Erik Snare: How We Got Work on an Outback Cattle Station

If you’re planning on working on an Outback Cattle Station, you’re going to be in for something that very few people on this earth ever experience. Most Australians never traveler more than 100 kilometers away from the coast.

Think about that.

If that excites you, you’re going to enjoy this conversation.

Erik and I met on the Gold Coast in Australia and drove 2,000+ kilometers into the outback. Our goal was to attend the Mt. Isa Rodeo and meet some cattle people. We thought they would want to give us a job.

It was a silly plan. The Rodeo claimed to be the largest in the Southern Hemisphere. When we got there, we realized it was smaller than the Reno Rodeo.

We did end up finding a job. It took longer than expected, but the adventure was one that we both cherish to this day.

I hope you enjoy this episode, and I hope it helps you find that station hand position if that’s what you’re shooting for.

“Even if I get stranded out there & I die out there, it’d be a better life experience than what I’m doing right now.” – Erik Snare (Tweet It)

Outback Cattle Station Topics:

Have you ever dreamed of working on a Outback Cattle Station in Australia?

On this episode of the Love Affair Travel Podcast, I talk with my cattle station companion, Erik Snare about the process of selling all his things, leaving his job in the United States and moving deep into the outback to join me in the hunt for a Jackaroo position on a 500,000 acre cattle station.

While I was in South Africa, Erik and I spoke over Skype about how awesome it would be to work as station hands on an Outback Cattle Station. We came to the conclusion that this would be an excellent career path and decided to make it happen.

I met Erik at the Robina Train Station on the Gold Coast of Australia in my struggling 1984 Mitsubishis Express. We drove for five or six days to the Mt. Isa Rodeo in order to find some work in the most exciting way we could imagine.

Believe it or not, this hair-brained strategy worked out and we had an amazing time. At the end of it all, we came out with a hand full of cash and (for more valuably) a wealth of experiences.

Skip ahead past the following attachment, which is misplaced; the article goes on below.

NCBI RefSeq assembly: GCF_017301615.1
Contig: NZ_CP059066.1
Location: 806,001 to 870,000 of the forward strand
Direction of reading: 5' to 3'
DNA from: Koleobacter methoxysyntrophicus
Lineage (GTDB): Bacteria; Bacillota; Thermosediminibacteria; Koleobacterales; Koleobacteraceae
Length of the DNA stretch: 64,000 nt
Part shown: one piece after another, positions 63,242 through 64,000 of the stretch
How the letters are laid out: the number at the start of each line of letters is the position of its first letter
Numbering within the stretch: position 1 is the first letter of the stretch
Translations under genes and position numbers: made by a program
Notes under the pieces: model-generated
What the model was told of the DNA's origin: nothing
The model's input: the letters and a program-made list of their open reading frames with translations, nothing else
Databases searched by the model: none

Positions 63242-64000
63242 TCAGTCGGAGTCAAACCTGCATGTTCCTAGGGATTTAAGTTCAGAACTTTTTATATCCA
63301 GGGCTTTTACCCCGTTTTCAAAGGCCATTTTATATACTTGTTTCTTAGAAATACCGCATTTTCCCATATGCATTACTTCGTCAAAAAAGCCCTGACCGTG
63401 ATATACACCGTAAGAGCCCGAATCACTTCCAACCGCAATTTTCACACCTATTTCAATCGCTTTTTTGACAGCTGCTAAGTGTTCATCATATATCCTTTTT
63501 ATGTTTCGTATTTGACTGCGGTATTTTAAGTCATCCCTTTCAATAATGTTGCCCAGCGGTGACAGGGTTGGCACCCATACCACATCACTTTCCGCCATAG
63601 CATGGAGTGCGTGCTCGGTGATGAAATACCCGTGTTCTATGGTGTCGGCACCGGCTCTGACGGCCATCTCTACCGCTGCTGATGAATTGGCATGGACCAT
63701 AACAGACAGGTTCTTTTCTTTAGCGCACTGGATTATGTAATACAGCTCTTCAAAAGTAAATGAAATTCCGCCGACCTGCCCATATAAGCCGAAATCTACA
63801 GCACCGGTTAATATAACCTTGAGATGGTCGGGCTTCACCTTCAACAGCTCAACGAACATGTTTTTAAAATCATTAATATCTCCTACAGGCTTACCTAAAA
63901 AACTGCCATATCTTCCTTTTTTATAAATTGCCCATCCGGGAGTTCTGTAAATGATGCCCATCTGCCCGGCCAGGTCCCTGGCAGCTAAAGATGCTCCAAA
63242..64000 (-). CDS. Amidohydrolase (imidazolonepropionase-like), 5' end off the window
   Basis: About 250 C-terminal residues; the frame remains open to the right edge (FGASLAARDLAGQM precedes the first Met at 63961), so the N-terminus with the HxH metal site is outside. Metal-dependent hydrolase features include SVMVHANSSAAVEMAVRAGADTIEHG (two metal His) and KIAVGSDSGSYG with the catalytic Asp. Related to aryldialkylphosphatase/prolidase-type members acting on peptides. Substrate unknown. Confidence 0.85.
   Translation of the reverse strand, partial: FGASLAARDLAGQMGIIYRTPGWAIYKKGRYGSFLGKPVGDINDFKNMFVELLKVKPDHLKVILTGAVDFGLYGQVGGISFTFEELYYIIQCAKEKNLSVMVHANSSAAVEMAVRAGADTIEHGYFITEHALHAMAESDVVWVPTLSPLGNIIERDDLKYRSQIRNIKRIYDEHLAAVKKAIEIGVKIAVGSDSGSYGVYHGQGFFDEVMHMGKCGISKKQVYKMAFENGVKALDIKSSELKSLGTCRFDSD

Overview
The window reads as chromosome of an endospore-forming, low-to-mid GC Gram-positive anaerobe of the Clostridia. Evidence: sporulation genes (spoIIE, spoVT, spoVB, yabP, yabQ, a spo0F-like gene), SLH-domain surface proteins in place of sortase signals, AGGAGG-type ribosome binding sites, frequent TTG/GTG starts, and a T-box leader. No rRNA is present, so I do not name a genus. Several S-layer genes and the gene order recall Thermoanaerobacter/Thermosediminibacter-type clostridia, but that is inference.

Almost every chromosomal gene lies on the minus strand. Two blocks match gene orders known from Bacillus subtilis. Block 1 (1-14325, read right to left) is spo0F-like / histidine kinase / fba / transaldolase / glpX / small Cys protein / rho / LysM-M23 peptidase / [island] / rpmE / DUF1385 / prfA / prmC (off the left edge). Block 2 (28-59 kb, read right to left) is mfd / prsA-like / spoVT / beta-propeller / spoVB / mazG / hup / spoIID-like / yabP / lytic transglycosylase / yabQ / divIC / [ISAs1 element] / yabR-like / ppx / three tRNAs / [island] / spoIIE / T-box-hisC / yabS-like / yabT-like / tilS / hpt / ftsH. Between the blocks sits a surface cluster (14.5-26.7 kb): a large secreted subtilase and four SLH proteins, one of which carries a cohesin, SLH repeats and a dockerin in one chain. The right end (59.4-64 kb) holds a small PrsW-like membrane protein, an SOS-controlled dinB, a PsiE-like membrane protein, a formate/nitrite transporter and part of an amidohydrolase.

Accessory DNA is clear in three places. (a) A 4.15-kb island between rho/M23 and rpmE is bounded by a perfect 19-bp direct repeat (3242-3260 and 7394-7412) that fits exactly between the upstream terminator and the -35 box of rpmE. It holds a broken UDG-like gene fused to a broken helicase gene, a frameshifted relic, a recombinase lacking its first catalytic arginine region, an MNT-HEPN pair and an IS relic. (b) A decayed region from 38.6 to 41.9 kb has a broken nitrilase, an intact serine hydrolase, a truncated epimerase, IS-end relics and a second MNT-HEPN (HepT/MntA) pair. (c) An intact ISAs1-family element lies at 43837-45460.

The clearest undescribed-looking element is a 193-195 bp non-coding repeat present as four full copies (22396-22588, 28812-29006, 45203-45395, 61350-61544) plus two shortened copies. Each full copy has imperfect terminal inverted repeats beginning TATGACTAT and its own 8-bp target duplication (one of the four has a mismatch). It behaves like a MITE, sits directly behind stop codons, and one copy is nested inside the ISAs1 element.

In this Episode You will Learn:

  • To avoid the hamburgers and increasing waistline of a desk jockey job
  • How much money Erik had when moving to Australia
  • How long it took from landing in Australia to getting a job
  • That driving in Australia is actually really, REALLY a big deal.
  • What it’s like finding work at the Mt. Isa Rodeo
  • The best way to find employment on a cattle station in northern Queensland, Australia
  • What it was like working as station hands in the Outback
  • How much a Station Hand (Jackaroo) position pays in Australia
  • The intensity of doing dangerous cattle mustering work
  • How learning to canter is like kissing a woman for the first time

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4 Replies to “Erik Snare: How We Got Work on an Outback Cattle Station”

  1. Hi my name is Libby Fortin and I am a recent college grad from the US that plans to spend the next year in Australia. In the episode you mention making another podcast about the rest of your Australian travels together, is that episode available? I would love to hear more about what other work you’ve done in AUS and recommendations on where to live and work.

    1. Hey Libby,

      We never got around to doing round 2, though I often see Erik so we could always do it.

      I did do some fruit picking which was fun. If you’d like me to create a Love Affair Travel podcast about fruit picking in Australia, I’m happy to do it.

      Outside of that, there are all sorts of opportunities that aren’t so dangerous and physically exhausting. We just chose those because of the adventure aspect. Australia needs hair stylists, technical people and a host of other jobs like bar-tending and that sort of thing. You’ll probably make better money doing these things anyways. The benefit of working these outback jobs is that there is nowhere to spend money so you essentially save everything you make. 🙂

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